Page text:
BEIJING, July 9 (Xinhua) -- China's Consumer Price Index (CPI), a main gauge of inflation, has eased to a 29-month low weighed down by falling food prices, leaving the government ample room to introduce more pro-growth measures to boost the slowing economy.
The CPI grew 2.2 percent year on year in June, the slowest pace since January 2010, the National Bureau of Statistics (NBS) announced on Monday. Full story
China's PPI down 2.1% in June
BEIJING, July 9 (Xinhua) -- China's Producer Price Index (PPI), a main gauge of inflation at the wholesale level, fell 2.1 percent in June from a year earlier, the National Bureau of Statistics (NBS) announced on Monday.
It fell deeper than May's 1.4 percent, and marked another month of year-on-year decline after the PPI saw a drop in March for the first time since December 2009. Full story
China's June export growth slows to 11.3 pct
BEIJING, July 10 (Xinhua) -- China's exports rose 11.3 percent year on year to 180.21 billion U.S. dollars in June, slowing from the 15.3-percent spurt in May, the General Administration of Customs (GAC) said on Tuesday.
Imports increased 6.3 percent to 148.48 billion U.S. dollars, compared with a growth of 12.7 percent a month earlier. Full story
China's new loans surge in June, raising inflation concerns
BEIJING, July 12 (Xinhua) -- China's new yuan-denominated loans surged in June as the government moved to buoy the slowing economy, raising concerns that fast credit growth will push up inflation.
June's new yuan-denominated loans rose by 285.9 billion yuan (about 45 billion U.S. dollars) year on year to 919.8 billion yuan, the People's Bank of China (PBOC), or the central bank, announced Thursday. Full story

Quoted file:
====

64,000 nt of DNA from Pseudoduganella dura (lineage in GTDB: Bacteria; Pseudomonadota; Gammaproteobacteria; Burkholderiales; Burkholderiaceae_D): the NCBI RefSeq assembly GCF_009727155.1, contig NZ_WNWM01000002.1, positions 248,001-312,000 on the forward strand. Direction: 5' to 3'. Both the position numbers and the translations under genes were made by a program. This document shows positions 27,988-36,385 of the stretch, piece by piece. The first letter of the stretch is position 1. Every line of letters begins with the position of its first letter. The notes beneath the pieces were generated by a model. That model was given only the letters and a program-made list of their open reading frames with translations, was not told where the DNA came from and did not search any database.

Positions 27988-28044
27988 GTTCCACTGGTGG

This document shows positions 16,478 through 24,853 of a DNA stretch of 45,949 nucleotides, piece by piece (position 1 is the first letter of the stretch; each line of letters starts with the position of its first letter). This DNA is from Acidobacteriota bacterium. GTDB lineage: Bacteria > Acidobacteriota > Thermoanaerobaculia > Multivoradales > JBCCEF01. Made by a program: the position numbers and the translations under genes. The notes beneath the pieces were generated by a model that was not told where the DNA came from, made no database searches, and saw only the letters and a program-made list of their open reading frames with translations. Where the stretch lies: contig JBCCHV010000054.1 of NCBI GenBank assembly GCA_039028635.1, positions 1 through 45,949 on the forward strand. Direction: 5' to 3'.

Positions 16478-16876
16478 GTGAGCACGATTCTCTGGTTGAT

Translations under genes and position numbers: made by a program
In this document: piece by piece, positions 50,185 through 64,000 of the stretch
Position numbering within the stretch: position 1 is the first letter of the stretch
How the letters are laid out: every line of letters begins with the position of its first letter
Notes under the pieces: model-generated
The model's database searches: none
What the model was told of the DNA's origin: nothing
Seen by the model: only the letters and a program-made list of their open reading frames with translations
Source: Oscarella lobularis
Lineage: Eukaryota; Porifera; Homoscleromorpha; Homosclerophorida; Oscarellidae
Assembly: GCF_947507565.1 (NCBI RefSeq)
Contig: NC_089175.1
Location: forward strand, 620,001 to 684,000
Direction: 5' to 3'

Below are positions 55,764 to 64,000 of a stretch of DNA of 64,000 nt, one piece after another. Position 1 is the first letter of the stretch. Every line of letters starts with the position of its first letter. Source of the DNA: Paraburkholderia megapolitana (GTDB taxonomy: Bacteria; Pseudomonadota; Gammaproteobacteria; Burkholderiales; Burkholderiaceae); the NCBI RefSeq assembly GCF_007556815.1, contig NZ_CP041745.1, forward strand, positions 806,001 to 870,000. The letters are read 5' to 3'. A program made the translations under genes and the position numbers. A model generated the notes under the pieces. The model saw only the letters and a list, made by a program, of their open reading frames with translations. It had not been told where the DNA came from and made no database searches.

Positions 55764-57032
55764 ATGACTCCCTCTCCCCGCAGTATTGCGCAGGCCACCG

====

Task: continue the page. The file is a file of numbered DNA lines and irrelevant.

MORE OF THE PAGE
Chinese premier urges more aggressive fine-tuning measures
NANJING, July 8 (Xinhua) -- Chinese Premier Wen Jiabao has called for more aggressive efforts to preset and fine-tune economic policies, as the world's second largest economy still faces huge downward pressure.
Speaking during an inspection tour of east China's Jiangsu Province from Friday to Sunday, he said the economy is running at a generally stable pace, but there is still huge downward pressure. Full story
Ministry vows resolute implementation of property regulations
BEIJING, July 12 (Xinhua) -- The Ministry of Land and Resources vowed Thursday to resolutely implement property market regulations and ensure market supplies.
The ministry will enhance monitoring of land development and curb market volatility. Full story
China cuts GDP growth to 7.5% t in 2012
BEIJING, March 5 (Xinhua) -- China sets its GDP growth target at 7.5 percent this year, down from the 8 percent goal in 2011, according to a government work report distributed to the media ahead of the parliament's annual session Monday.
China's economy expanded by 9.2 percent in 2011 from a year earlier after it grew 10.3 percent in 2010. Full Story